Addressing critical knowledge and capacity gaps to sustain CRVS system development.
AuthorAdair, T; Richards, N; Streatfield, A; Rajasekhar, M; McLaughlin, D; Lopez, AD
Source TitleBMC Med
PublisherSpringer Science and Business Media LLC
University of Melbourne Author/sMcLaughlin, Deirdre; Lopez, Alan; Adair, Timothy; Streatfield, Avita; Rajasekhar, Megha
Document TypeJournal Article
CitationsAdair, T., Richards, N., Streatfield, A., Rajasekhar, M., McLaughlin, D. & Lopez, A. D. (2020). Addressing critical knowledge and capacity gaps to sustain CRVS system development.. BMC Med, 18 (1), pp.46-. https://doi.org/10.1186/s12916-020-01523-y.
Access StatusAccess this item via the Open Access location
Open Access at PMChttp://www.ncbi.nlm.nih.gov/pmc/articles/PMC7061462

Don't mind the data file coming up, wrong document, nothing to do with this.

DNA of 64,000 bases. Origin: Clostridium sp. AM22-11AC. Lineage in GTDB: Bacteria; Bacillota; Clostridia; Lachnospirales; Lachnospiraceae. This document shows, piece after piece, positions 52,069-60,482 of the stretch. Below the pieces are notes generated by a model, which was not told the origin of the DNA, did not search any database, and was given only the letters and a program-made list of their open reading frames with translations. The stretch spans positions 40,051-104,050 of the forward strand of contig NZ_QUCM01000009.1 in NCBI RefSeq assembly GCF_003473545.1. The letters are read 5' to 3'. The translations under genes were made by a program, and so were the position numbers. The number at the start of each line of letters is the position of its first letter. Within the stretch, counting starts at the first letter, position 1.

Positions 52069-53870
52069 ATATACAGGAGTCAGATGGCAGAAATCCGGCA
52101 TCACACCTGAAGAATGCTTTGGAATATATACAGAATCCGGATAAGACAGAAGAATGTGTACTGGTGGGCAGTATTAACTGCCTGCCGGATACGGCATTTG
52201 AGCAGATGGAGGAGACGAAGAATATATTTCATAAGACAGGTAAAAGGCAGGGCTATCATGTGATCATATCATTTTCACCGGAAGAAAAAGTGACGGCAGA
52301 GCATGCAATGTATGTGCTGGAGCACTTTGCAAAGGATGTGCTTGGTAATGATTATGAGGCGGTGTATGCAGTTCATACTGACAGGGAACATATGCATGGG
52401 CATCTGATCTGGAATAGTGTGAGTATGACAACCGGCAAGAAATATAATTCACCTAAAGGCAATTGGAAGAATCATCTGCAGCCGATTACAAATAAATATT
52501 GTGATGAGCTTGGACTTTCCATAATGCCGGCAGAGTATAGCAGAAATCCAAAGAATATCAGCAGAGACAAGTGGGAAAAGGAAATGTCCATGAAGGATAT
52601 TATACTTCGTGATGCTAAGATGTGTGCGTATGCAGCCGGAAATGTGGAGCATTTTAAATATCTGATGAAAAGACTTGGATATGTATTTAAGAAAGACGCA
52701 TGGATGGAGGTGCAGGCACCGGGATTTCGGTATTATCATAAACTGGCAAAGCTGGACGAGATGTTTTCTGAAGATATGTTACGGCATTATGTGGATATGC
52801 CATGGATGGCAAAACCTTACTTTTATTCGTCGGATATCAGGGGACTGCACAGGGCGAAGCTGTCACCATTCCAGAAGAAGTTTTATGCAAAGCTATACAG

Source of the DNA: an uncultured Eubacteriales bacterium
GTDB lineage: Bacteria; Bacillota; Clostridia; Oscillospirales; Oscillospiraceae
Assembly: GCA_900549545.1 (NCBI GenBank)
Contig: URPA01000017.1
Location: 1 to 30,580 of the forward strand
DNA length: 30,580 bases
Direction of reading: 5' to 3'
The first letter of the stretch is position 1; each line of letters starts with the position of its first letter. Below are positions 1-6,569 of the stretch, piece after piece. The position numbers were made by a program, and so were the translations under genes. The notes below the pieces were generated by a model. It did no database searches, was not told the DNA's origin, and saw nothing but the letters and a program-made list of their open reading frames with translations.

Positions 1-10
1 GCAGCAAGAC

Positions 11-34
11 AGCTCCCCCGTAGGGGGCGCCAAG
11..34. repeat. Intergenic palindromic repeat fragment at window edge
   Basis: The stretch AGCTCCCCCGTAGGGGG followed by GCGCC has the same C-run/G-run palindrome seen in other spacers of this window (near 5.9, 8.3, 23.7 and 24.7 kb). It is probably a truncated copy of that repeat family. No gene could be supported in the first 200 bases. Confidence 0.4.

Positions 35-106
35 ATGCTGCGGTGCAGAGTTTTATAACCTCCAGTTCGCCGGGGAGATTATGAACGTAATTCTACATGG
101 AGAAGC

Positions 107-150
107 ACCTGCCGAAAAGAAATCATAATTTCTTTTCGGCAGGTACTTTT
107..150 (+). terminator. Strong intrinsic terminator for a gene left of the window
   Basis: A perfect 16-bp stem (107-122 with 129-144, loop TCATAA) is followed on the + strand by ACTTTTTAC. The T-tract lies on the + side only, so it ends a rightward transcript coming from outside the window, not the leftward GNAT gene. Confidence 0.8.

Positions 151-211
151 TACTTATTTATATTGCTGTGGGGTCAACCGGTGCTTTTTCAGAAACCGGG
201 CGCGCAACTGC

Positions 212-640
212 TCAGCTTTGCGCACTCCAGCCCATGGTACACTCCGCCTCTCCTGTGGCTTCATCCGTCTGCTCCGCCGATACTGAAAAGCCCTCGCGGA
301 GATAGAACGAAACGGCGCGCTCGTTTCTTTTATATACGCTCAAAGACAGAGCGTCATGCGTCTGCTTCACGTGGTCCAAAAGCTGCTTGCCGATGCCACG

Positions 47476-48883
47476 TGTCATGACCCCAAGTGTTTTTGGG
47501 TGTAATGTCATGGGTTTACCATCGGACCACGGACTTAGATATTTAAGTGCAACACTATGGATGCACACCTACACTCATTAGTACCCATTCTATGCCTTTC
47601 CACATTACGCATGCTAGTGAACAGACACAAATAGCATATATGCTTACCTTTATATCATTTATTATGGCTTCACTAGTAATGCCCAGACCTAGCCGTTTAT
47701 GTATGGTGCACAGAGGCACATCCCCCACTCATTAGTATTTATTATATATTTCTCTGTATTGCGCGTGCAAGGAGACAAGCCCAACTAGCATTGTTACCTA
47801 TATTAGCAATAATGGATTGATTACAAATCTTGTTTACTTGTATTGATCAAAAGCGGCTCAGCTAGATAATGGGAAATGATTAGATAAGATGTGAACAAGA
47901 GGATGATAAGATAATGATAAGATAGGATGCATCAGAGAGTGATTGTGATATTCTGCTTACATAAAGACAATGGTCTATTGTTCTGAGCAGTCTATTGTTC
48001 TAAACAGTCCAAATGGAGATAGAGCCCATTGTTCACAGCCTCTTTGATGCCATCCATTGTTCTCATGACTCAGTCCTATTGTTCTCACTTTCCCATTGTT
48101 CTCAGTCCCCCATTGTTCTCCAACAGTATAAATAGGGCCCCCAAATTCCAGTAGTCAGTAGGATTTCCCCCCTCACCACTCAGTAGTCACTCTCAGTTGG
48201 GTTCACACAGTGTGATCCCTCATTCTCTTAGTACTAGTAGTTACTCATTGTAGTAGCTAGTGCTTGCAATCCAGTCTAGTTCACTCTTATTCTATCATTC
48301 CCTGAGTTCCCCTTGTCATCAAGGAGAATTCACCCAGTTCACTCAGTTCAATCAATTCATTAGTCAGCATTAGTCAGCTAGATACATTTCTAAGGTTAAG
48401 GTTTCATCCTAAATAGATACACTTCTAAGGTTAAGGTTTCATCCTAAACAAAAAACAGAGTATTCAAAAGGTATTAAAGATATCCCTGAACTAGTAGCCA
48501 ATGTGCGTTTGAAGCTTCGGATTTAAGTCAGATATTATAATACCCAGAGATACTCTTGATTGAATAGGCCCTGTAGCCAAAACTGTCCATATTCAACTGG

BACKGROUND: Improving civil registration and vital statistics (CRVS) systems requires strengthening the capacity of the CRVS workforce. The improvement of data collection and diagnostic practices must be accompanied by efforts to ensure that the workforce has the skills and knowledge to assess the quality of, and analyse, CRVS data using demographic and epidemiological techniques. While longer-term measures to improve data collection practices must continue to be implemented, it is important to build capacity in the cautious use of imperfect data. However, a lack of training programmes, guidelines and tools make capacity shortages a common issue in CRVS systems. As such, any strategy to build capacity should be underpinned by (1) a repository of knowledge and body of evidence on CRVS, and (2) targeted strategies to train the CRVS workforce. MAIN TEXT: During the 4 years of the Bloomberg Philanthropies Data for Health (D4H) Initiative at the University of Melbourne, an extensive repository of knowledge and practical tools to support CRVS system improvements was developed for use by various audiences and stakeholders (the 'CRVS Knowledge Gateway'). Complementing this has been a targeted strategy to build CRVS capacity in countries that comprised two approaches - in-country or regional training and a visiting Fellowship Program. These approaches address the need to build competence in countries to collect, analyse and effectively use good quality birth and death data, and a longer-term need to ensure that local staff in countries possess the comprehensive knowledge of CRVS strategies and practices necessary to ensure sustainable CRVS development. CONCLUSION: The Knowledge Gateway is a dynamic, useful and long-lasting repository of CRVS knowledge for countries and development partners to use to formulate and evaluate CRVS development strategies. Capacity-building through in-country or regional training and the University of Melbourne D4H Fellowship Program will ensure that CRVS capacity and knowledge is developed and maintained, facilitating improvements in CRVS data systems that can be used by policymakers to support better decision-making in health.
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